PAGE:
Yale University Library is seeking submissions for three annual prizes for outstanding senior essays. Each carries a $500 award and is presented during Commencement ceremonies at the recipient’s residential college.
Based on quality of submissions, the library may name more than one winner (or alternately, none) for any of the awards. Winning essays are published on Eli Scholar. Senior essays submitted to a Yale academic department at any point during the 2020-21 academic year are eligible for consideration for 2021 prizes. Submissions are open now for these three prizes:
The Harvey M. Applebaum ’59 Award is for a senior essay using materials from any of the government depository collections. The collections encompass government documents and information for the U.S., European Union, Canada, the Food and Agricultural Organization (FAO) and the United Nations. In 2020, first prize was awarded to William Horvath, Berkeley College, for The 1950s “War on Narcotics”: Harry Anslinger, The Federal Bureau of Narcotics, and Senator Price Daniel’s Probe. Second prize was awarded to Stephanie Higginson, Morse College, for Against Executive-Controlled Administrative Law Judges. Essays may be submitted for consideration by the student author or their faculty advisor no later than Thursday, May 13, 2021, at 11:59 p.m. Applebaum Award Submission guidelines.
The Manuscripts and Archives Diane Kaplan Memorial Prize is for an essay based substantially on research in any Manuscripts and Archives collection. In 2020, Kaplan Prizes were awarded to Steven Rome, Grace Hopper College, for The Apostle of Dissent: J. Hendrix McLane’s Fight Against History in Post-Reconstruction South Carolina, and to Sahaj Sankaran, Silliman College, for Ambassadors Extraordinary: Chester Bowles, B.K. Nehru, and Ambassadorial Agency in Indo-American Relations, 1961-1969. Submission deadline is Friday, April 23, 2021, at 5 p.m. Faculty and others may encourage submission, but students must submit the essays themselves to be considered for the prize. Kaplan Prize submission guidelines.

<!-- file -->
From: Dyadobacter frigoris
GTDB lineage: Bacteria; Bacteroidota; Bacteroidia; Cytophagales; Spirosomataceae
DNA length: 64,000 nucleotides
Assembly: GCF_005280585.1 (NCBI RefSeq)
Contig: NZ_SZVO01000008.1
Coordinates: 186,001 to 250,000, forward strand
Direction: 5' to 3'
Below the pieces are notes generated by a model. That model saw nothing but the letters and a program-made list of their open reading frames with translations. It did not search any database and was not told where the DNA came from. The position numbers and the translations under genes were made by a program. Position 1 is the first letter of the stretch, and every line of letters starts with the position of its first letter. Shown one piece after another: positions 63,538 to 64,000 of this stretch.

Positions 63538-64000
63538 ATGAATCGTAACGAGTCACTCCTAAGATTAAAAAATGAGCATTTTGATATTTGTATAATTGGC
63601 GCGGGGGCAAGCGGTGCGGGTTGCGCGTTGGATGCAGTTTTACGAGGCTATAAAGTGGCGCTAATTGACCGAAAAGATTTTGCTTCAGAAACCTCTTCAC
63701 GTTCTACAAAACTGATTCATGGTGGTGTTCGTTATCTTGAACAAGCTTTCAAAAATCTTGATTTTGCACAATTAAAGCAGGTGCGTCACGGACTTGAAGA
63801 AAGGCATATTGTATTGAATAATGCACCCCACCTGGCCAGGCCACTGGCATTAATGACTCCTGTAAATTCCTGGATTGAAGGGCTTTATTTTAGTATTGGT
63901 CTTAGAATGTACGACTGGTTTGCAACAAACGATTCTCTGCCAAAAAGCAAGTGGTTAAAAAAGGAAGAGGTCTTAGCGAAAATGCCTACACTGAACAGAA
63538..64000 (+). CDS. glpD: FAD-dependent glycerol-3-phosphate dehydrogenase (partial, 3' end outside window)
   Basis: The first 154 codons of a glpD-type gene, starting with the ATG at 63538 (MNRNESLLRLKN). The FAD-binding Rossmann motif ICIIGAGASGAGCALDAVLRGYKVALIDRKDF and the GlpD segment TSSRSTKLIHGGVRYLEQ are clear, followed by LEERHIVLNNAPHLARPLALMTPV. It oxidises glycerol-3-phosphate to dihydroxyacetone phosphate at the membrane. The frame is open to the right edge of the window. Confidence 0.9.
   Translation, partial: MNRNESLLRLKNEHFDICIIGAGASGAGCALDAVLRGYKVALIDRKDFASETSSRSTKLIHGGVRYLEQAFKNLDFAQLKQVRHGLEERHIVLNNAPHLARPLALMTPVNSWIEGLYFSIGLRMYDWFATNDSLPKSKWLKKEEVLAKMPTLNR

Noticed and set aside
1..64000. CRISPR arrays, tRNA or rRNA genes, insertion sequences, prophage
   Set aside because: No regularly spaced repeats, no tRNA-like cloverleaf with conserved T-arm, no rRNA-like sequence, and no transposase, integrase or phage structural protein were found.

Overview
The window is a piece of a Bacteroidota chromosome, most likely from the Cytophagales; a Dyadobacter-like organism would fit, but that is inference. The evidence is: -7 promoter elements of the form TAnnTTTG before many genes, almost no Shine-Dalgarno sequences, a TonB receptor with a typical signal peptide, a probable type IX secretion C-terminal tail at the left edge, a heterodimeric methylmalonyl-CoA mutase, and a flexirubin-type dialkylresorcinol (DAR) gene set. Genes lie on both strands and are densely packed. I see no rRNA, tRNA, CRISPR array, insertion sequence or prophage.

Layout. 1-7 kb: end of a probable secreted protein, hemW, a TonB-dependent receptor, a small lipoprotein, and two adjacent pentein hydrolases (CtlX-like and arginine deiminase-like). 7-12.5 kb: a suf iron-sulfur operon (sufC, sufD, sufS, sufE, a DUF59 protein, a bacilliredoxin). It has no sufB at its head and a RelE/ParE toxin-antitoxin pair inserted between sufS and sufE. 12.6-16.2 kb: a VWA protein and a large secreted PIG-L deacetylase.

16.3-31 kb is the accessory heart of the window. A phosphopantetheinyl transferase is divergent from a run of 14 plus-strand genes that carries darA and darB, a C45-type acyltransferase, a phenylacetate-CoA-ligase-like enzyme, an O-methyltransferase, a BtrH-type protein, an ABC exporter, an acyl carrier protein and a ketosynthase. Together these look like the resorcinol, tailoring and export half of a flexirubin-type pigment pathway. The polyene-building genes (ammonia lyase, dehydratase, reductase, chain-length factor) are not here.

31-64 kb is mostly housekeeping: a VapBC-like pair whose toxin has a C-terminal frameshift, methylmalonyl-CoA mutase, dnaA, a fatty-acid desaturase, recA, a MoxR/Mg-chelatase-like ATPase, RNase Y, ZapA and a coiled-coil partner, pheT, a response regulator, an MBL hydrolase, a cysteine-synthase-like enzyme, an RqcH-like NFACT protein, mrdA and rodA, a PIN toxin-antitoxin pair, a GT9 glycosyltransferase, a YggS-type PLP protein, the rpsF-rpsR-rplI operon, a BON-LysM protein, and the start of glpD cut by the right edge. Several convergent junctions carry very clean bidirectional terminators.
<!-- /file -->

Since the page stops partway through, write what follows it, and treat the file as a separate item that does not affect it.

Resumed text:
The Library Map Prize is for the best use of maps in a senior essay or its equivalent. In 2020, first prizes were awarded to Heidi Katter, Silliman College, for Railroad Ties: Tracks to the White Earth and Red Lake Ojibwe Reservations, 1860s-1910s, and to Soledad O. Tejada, Davenport College, for The Public and the Personal: Mapping the NYC Subway System as an Urban Memoryscape. An honorable mention was awarded to Peter A. Luff, Jonathan Edwards College, for Social Agglomeration Forces and the City. Essays may be submitted for consideration by the student author or their faculty advisor no later than Thursday, May 13, 2021, at 11:59 p.m. Map prize submission guidelines.